Open Future Image The End of the job?
In the 1780s (USA) most people found ways to live independent of regular paid employment. It was the extensive use of fossil fuels that made jobs for all possible. In the last 10 years or so that trend is reversing in developed nations.

In the Developed World are we seeing the End of Jobs?

In the time before industrialisation few people had a regular job. Most people worked for themselves, and at harvest time, or for the development of some community asset, like a church, hall or roadway people would agree to work for wages, sometimes in cash but often for wheat, or meat. Some people may have had a cottage on or near farmland in return for work on the farm as needed, during planting and during the harvest. Nearly all work was family or community centred, and children often came to work with their parents.

With the industrial age, as people moved to cities and having a job became essential, children went to work with the parents as they had always done, but in conditions that were far different. We know the stories about children in mines and factories and the abuse of labour as coal and later on oil became the driving force of industry.

Jobs or No Jobs As this graph shows the number of free agents (unemployed or self employed in today’s terms) steadily declined over 200 years, but starting in the 1990s (In the USA.) that seems to have changed. Many more people, both the young, and the middle aged are finding that there is no regular job for them, but there is irregular, part time, or piece work or short term contract work available.

We’ve all lived in a time when having a job was normal, and if you don’t have one people wonder what’s wrong with you. Politicians are particularly concerned that everyone has a job, partly because that means the economy is working at capacity, and partly because employment reduces the social welfare burden on the state.

Globally we have seen jobs move first to Japan, and more recently to China, but also to Korea and Thailand and India. More recently we are hearing of the development of new high-tech factories in Africa. Relatively unskilled work has moved and is moving to wherever the wages are lowest. That calls the end of the well paid industrial work that was the backbone of middle class incomes, in developed countries for the last 80 years.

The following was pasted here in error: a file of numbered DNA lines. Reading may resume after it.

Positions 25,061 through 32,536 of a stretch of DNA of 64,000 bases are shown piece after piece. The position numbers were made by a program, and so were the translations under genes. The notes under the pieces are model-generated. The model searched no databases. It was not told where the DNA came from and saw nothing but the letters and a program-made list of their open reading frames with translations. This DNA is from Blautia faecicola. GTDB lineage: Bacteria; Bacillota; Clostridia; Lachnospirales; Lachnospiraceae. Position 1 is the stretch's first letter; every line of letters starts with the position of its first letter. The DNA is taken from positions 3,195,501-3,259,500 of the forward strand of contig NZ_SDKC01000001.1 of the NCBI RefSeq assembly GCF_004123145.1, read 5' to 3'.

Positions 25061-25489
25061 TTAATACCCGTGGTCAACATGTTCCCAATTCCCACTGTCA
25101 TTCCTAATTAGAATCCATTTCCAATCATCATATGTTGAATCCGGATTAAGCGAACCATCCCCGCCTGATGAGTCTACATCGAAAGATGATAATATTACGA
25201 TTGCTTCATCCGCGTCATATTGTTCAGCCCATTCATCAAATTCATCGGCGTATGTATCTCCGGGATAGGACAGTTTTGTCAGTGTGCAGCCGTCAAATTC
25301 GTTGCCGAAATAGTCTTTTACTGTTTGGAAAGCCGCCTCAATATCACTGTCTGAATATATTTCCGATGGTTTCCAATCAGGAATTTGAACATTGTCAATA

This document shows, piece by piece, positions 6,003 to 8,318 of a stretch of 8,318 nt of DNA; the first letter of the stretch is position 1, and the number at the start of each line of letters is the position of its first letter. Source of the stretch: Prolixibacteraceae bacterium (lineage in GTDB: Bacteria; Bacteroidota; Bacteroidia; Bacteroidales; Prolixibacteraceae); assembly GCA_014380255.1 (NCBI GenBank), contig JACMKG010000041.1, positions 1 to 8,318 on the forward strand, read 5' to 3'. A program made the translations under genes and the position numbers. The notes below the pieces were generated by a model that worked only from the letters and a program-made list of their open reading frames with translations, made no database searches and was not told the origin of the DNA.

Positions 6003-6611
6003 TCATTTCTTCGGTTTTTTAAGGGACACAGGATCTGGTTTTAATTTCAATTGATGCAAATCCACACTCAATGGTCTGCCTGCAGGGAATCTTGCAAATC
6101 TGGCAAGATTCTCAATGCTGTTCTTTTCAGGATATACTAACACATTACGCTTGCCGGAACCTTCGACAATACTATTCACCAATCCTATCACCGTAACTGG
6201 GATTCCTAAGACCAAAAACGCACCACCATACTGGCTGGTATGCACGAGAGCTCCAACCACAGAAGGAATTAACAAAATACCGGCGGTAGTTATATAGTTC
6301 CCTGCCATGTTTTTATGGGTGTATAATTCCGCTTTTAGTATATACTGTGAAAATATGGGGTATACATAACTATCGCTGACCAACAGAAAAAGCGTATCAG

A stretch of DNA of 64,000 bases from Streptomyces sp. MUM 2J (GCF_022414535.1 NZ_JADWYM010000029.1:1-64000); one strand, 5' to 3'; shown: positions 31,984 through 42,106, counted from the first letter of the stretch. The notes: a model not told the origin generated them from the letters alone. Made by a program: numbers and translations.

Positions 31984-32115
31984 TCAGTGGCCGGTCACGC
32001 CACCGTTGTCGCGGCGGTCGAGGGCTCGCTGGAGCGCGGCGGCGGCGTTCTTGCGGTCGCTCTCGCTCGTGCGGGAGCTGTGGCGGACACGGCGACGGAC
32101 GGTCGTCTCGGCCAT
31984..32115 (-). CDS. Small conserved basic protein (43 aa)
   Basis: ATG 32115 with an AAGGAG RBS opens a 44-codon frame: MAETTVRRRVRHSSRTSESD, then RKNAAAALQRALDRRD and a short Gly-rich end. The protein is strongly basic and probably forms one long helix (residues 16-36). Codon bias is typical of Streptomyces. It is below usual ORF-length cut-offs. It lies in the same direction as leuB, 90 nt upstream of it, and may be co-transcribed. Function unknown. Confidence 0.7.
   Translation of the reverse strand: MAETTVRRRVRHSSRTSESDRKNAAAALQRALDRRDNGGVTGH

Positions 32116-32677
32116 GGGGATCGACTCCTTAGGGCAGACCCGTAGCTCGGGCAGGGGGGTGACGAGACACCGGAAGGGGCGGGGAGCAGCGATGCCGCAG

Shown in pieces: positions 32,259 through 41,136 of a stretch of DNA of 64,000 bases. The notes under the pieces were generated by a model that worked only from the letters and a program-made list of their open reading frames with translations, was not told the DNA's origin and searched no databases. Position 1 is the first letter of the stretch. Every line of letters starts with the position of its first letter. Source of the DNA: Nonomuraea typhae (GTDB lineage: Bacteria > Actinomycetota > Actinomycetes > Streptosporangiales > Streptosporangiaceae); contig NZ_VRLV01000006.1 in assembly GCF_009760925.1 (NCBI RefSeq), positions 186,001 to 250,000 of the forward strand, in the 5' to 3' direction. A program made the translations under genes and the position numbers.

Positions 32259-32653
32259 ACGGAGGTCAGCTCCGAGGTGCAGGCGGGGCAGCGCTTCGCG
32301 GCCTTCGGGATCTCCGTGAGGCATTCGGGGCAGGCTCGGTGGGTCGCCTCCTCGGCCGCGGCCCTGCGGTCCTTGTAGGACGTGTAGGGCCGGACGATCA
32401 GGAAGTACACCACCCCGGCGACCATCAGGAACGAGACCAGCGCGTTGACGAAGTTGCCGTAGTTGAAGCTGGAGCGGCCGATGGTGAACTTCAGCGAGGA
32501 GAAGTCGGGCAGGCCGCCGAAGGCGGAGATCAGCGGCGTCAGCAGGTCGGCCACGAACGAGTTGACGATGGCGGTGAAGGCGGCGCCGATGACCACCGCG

Open Future doesn’t expect this trend will change. Governments worry about the loss of jobs, but there’s nothing they can do to reverse the flow, unless they try to isolate the economy from the world. In the short term that would work but in the long term you get an inefficient economy producing "everything" badly, and doing anything particularly well. All those "jobs" are not coming back. Politicians need to discover the 21st Century, and stop trying to rebuild the past.

We need to think about how we can be useful and productive in ways that make the local community better, even if we don’t have a job. Whatever work that needs to be done should be done if we’ve got the people and the skills to do it. Open Future can see limitless work in the community like that. But there’s no paymaster.

Open Future believes the solution is in the creation of local networks which can mobilize people and to do useful things and can find resources in cash or in kind to see that the work is rewarded. In this context even concepts like the minimum wage look redundant.

None of use know how this will work out of the next 50 years. Too many of us have worked in paid jobs that were a waste of our good time and destructive to the environment, and in the end did nothing of real value. Open Future would class selling advertising, and much market research work like that. It turns a dollar, but for what useful purpose?